SIR ERNEST SHACKLETON, the famous polar explorer, was brought up in the Church of Ireland, in County Kildare, by a devout family. When he grew up, he subscribed, seemingly, to no particular denomination. Yet his religious feeling was strong, and his sense of the spiritual intense. As his friend and biographer suggested, he had a personal faith: “His God was the God of nature, of the stars, the seas, the open spaces.”
He believed passionately in the persistence of the human spirit, and of a world progressing towards goodness. “He never doubted there was a higher power than our own, not an omnipresent Almighty, but a great universal order.” On his headstone, when he died, aged only 47, were inscribed the words “Entered Life Eternal”.
Shackleton’s story has been told in film, and the occasional play, but also in an opera, designed for children, but apt for adults also, and staged by the inspired and creative company English Touring Opera. First performed in 2015, the opera, Shackleton’s Cat, has been revived this spring.
I saw the performance at the Albany Theatre, Deptford. It involved four singers, a fifth speaking role, and three instrumentalists delivering a superbly contrived (and, for children, enticing) score by Russell Hepplewhite. The work focuses on the story of the Endurance, the ship that would become trapped in the polar ice, forcing its crew to flee for their lives to a remote island, from which Shackleton miraculously rescued them.
Before they set out, Shackleton (Ed Ballard) was given two copies of the Bible by Queen Alexandra, one for himself and one for his crew, inscribed “May the Lord help you do your deeds and guide you. . . May you see the works of the Lord and all the wonders of the deep.”
In the many readings aboard the icebound ship, verses from the Bible played an important part and were a source of inspiration, not least to Shackleton himself. Regretfully jettisoned to save weight, the Bible was retrieved and smuggled home by a religious Scottish seaman, Thomas McLeod, and thus preserved; Shackleton had torn out and kept the Queen’s dedication.
The opera’s story, fuelled by a very accurate and vivid text by the director Tim Yealland, begins then, and gives a shivering version of the beleaguered crew, the long days of boredom, the horrendous escape from the ice, and the hair-raising tale of Shackleton’s journey aboard the lifeboat James Caird, and crossing of the uncharted steep mountains of South Georgia, the island destination that they reached, against all odds, thanks to the brilliant navigation of Frank Worsley (Jamie Rock).
Shackleton believed fervently in the power of Providence, and often quoted scriptural texts to the crew: hence, to a degree, his religious leaning became clear: “I pray God I can manage to get the whole party to civilisation.”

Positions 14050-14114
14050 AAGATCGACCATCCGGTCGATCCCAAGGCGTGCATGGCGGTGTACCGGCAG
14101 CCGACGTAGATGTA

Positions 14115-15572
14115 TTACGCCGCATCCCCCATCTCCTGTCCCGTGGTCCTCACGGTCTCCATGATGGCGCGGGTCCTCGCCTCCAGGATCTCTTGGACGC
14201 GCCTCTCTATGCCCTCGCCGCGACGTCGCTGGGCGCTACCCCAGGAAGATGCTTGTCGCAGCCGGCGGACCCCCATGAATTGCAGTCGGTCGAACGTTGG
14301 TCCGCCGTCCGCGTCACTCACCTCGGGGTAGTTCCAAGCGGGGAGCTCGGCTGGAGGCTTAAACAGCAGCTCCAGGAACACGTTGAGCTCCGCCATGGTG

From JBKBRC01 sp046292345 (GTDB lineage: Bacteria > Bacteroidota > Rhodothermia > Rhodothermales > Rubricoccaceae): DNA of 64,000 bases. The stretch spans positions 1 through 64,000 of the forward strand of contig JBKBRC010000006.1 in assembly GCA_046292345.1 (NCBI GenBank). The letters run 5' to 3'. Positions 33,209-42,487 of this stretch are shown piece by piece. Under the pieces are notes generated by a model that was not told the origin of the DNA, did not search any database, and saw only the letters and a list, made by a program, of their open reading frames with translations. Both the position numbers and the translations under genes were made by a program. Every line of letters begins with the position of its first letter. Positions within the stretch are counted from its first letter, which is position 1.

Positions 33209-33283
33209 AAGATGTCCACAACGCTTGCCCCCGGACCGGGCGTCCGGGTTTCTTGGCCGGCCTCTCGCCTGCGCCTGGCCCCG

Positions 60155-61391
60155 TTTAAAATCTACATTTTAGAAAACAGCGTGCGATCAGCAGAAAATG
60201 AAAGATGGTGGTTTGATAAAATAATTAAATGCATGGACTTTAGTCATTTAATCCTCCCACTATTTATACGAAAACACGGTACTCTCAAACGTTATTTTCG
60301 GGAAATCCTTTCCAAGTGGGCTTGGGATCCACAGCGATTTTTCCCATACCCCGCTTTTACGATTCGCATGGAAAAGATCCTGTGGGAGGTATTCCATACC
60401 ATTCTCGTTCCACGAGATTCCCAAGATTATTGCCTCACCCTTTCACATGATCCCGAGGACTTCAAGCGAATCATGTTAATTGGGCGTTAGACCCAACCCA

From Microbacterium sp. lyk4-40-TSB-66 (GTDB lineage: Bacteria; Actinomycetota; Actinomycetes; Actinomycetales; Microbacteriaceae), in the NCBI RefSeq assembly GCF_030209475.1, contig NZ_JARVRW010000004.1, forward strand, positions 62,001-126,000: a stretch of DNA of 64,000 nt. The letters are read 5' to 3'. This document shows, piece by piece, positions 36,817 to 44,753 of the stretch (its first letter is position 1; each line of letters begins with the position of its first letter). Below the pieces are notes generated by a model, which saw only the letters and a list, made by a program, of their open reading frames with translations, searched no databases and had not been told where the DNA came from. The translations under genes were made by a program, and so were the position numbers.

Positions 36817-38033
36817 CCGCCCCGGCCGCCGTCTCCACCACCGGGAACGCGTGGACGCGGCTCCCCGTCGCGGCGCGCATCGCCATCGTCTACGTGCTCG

But he also tore out a passage from the book of Job: “Out of whose womb came the ice? And the hoary frost of heaven, who has gendered it?” The ice, depicted by glowing sheeting, naturally plays a key part in the opera. Burberry-like khaki costumes by the designer, Jude Munden, convey the feel of rough, exhausted seafarers and perishing cold.
The importance of Shackleton’s loyal second-in-command, Frank Wild (Dominic Walsh, a beautifully expressive tenor), is finely exemplified. When they flee the breaking ice floes and make a freezing escape to desolate Elephant Island, one of the crew, Perce Blackborow (Matthew Bosley), has three toes amputated: a grim detail, but very amusingly told.
Shackleton’s marked spiritual sense and trust in Providence can never have been greater than on the 800-mile boat journey seeking help, and the dangerous crossing of the mountains. Looking back on the miraculous transit, so nearly a disaster, Shackleton uses markedly spiritual language. He believed unfailingly in an intangible guiding force.
Indeed, all three men believed that a protecting fourth person was walking alongside them, a mystical notion that later inspired T. S. Eliot. Ed Ballard’s commanding Shackleton, a forceful and yet benevolent leader, manfully led both the boat journey and the near-suicidal mountain crossing.
The way the boat (a vivid miniature model) bravely battles the waves, and the clever way the trio are depicted here (a model also) sliding down a thousand feet, had the watching children agog. Indeed, the mountains themselves were ingeniously evoked: glowing white sheeting aided by artful lighting can be surprisingly atmospheric.
The cat was not Shackleton’s, but the beloved companion of “Chips” McNish, the dour ship’s carpenter, upon whom all their lives depended. When his cat (here lifelike, furry, and characterful) is inevitably put down, he explodes at Shackleton. Their confrontation, a highlight, draws an impressive performance from Andrew Glover as McNish.
The music is for keyboard (Hannah Quinn), percussion (Jonny Raper), and French horn (Jonathan Hassan). Each is a glittering performer, and Hepplewhite’s score that is magical, artful, and electrifying, and evokes the providential also. Together with the polished acting, he makes this show glisten.